My rabbi often expounds on “radical amazement,” a concept that his teacher, philosopher Abraham Joshua Heschel, used to describe our response to creation. Me, personally, I am radically amazed that I have a rabbi. And I am equally, if not even more radically amazed that I have a pastor. We are living in strange and wondrous times, when a person, an interfaith person, can have both.
Here’s how it works. Rabbi Harold White and minister Julia Jarvis lead the Interfaith Families Project in song, prayer and reflection twice each month. That means sometimes the rabbi will give a reflection about Lent, and the minister will give a reflection on Sukkoth. It sounds meshugenah but this cross-fertilization leads to dazzling insights. And for those of us who are interfaith children, it leads to profound opportunities to feel like an integrated whole, rather than a half-something.
I never thought I would have a rabbi again. I had reconciled myself to a life of exile from organized Judaism, and I assumed that meant exile from the likes of Rabbi White, who combines warmth and crinkly smile lines with deep wisdom and erudition. My exile began, like that of many other intermarried Jews, the day my father went to our family rabbi and asked if he would officiate at my marriage to a lapsed Episcopalian. The answer my father brought back was, “He says he can’t touch it.” Later, I learned that many synagogue Boards forbid their rabbis to perform interfaith marriages as a condition of employment. This may help to explain why I have returned to a rabbi, but not to a synagogue.
I never dreamed I would have a minister, nor did I pine for one, since I never had one growing up as a Reform Jew. But it turns out that everyone can benefit from a minister. Clergy of all stripes actually know this—they often benefit from spiritual direction from different faith traditions. Julia Jarvis is a gifted empath who has given me personal support, and creative dedication to the task of raising healthy interfaith children in our community. She has given me the courage as a Jew to accept the help of a pastor. It may seem radical. But it is also amazing.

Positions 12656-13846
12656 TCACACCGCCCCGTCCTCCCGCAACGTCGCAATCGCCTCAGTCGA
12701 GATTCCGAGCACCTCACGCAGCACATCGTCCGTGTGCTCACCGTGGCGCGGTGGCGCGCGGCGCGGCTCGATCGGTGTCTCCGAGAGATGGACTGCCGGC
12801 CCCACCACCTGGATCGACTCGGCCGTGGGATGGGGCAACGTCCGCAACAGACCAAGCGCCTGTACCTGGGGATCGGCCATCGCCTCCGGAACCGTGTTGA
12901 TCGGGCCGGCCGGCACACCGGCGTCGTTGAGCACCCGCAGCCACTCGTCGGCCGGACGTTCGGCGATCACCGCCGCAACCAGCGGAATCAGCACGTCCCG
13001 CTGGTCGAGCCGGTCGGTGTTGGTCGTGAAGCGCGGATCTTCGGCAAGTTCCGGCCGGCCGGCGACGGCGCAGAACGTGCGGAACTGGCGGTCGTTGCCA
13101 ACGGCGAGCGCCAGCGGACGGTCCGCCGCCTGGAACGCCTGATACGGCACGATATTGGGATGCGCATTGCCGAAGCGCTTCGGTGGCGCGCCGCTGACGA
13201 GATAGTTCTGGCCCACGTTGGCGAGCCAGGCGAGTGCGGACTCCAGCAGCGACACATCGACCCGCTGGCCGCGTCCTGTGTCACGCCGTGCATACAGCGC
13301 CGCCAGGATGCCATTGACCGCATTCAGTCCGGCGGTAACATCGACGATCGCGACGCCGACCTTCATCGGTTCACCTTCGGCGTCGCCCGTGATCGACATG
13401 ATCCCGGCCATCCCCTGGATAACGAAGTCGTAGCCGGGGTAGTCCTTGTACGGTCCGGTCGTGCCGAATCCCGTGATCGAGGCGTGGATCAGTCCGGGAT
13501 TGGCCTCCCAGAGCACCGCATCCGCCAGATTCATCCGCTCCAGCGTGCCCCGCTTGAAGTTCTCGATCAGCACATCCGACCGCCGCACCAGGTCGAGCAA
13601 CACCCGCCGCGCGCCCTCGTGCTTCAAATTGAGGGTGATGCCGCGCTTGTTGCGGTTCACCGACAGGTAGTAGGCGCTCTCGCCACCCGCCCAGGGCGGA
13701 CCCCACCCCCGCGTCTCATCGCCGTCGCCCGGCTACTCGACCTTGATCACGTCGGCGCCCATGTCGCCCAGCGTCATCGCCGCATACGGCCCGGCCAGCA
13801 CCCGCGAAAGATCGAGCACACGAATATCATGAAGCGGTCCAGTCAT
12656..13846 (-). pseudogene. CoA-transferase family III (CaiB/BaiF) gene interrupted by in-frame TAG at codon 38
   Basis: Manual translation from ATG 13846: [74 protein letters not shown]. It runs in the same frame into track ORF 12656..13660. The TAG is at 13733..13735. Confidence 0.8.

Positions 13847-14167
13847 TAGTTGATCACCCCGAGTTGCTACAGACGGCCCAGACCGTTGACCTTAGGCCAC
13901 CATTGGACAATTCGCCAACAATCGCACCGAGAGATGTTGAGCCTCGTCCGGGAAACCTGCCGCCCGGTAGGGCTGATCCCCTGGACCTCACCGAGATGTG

5 Replies to “A Rabbi and a Minister…”
Sue, I just read a review of a new book by Kevin J. Madigan and Jon D. Levenson called “Resurrection: The Power of God for Christians and Jews” (Yale – see http://yalepress.yale.edu/yupbooks/reviews.asp?isbn=9780300122770) in the TLS of 2/20/09. The reviewer, John Barton, describes how the authors demolish many of the stereotypes about the differences between the two faiths. The historical background looks very interesting – not surprising from professors of Christian and Jewish history, respectively, from Harvard. I just ordered the book from Amazon, but you might want to check out the review if you can get a copy at a library (can’t find online without paying!).
I loved your article on “being both.” Nice title.
It is an amazing time in which we live. We’re rewriting history, a new sociology, and it’s time for a new theology too, right?
I’m so glad we are blog-buddies now. When I get a chance, I shall read more. It all looks fascinating: So, why aren’t you a Unitarian?
Thanks Mary! Everybody go check out Mary’s beautiful blog at http://marylahaj.wordpress.com/. She’s a Muslim college chaplain…
It is interesting, although I personally can’t relate to Christianity and have no interest in it. Unfortunately, the Jewish community is not very welcoming to half-Jewish people, including those of matrilineal descent (no matter what they say they believe.) I grew up in a vaguely Unitarian Universalist household. I like the idea but not the experience of the UU church. My solution to being “half-Jewish” is to create my own niche.
–Sara @ The Holy Halfbreed